Similar arguments could be made about a finance sector team that brings in large revenue. Would a “talented” group at, say, Goldman Sachs have been equivalently successful if they had been working for Joe Bloggs & Co? Might the Joe Bloggs staff have performed even better in the Goldman people’s shoes?
In other words, our judgement about individual impact is largely subjective. This presents a threat to employees (on a whim, someone in authority could suddenly decide they are useless), but also a great opportunity. Implement a strategy of relentless self-promotion, constantly telling everyone that you yourself were responsible for corporate or team success, and maybe your “talent” will be eventually accepted as gospel.
Meanwhile, various other constituencies who stand to gain in some way from the dominance of the talent ideology – such as pay consultants and headhunters – do their utmost to give very public credence to this presumption.
And who can mount a vigorous challenge to these vested interests? In the 1950s, more than half the shares in the London Stock Exchange were held by individuals. In those days, the man in the street didn’t tend to possess shares; wealthy individuals or families would own a sizeable chunk of each company. If a senior executive of one of these companies had asked for a huge rise on the basis of their rare talent, they would very likely have been laughed out of court.
Now the population at large owns the majority of the stock market, but mainly through intermediaries – such as pension funds, insurance companies and financial institutions which are themselves public companies. The senior executives of these companies also have a clear vested interest in the promulgation of the talent ideology, and any resistance from the wider public is disparate and poorly organised.
A change in ownership structure also played a crucial role in the rise of the talent ideology within the finance sector. Before the Big Bang in 1986, merchant banks were owned by partners who often earned huge amounts through the profits of their successful companies. When these companies were bought by large banks, high-ranking workers looked for a way to preserve the culture of high pay within the industry despite their loss of ownership. Focusing on their allegedly rare ability fulfilled this mission.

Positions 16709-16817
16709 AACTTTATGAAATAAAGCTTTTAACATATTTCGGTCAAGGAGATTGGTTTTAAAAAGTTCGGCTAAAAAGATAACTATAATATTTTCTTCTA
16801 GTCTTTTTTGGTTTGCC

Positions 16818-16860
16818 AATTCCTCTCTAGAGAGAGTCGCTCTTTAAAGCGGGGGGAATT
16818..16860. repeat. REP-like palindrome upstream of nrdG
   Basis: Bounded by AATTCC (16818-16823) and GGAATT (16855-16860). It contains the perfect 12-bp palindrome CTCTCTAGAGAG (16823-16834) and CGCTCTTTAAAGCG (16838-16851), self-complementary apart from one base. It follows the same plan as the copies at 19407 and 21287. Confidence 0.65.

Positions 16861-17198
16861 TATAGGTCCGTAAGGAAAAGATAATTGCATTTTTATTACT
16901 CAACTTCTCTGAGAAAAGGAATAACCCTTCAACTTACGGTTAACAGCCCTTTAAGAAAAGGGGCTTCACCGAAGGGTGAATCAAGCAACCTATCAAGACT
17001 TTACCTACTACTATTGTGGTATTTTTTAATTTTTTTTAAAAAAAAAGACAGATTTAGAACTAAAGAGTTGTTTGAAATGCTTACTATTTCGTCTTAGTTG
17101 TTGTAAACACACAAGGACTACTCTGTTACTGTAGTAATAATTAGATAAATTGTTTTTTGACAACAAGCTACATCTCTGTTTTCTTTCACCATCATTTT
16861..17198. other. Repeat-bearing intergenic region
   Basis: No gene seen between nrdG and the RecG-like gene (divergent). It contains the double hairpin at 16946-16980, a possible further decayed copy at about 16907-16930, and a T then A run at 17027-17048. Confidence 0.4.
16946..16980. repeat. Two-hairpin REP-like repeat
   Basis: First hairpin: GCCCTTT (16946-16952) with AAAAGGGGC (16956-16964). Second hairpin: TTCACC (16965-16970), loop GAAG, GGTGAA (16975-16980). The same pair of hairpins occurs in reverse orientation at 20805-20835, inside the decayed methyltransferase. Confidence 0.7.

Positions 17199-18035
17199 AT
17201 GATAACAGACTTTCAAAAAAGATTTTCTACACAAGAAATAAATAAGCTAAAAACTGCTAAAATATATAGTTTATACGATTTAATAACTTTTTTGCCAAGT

For their part, high-fliers in the public sector were able to threaten to defect to a private sector said to be paying through the nose for talent such as theirs. “Our senior salary policy is the right policy,” the BBC director-general Mark Thompson said last year. “We pay a lot less than other broadcasters - typically a senior manager at the top of the organisation is paid between 50 and 80 per cent less than they could expect to get in the outside world.”
In order to solve any problem, we must first understand its origins and causes. In recent decades, the economic system has been effectively captured by well-positioned employees peddling a false and self-serving ideology. If we really want our money back, there is ultimately no other option but to dismantle this ideology piece by piece.
David Bolchover is the author of “Pay Check: Are Top Earners Really Worth It?”
Read more on: David Bolchover, pay, talent myth, Pay Check, BBC, Mark Thompson, The Centre for Economics Business Research, average salary, bonuses, Barclays, CEO, taxpayers' alliance, and FTSE 100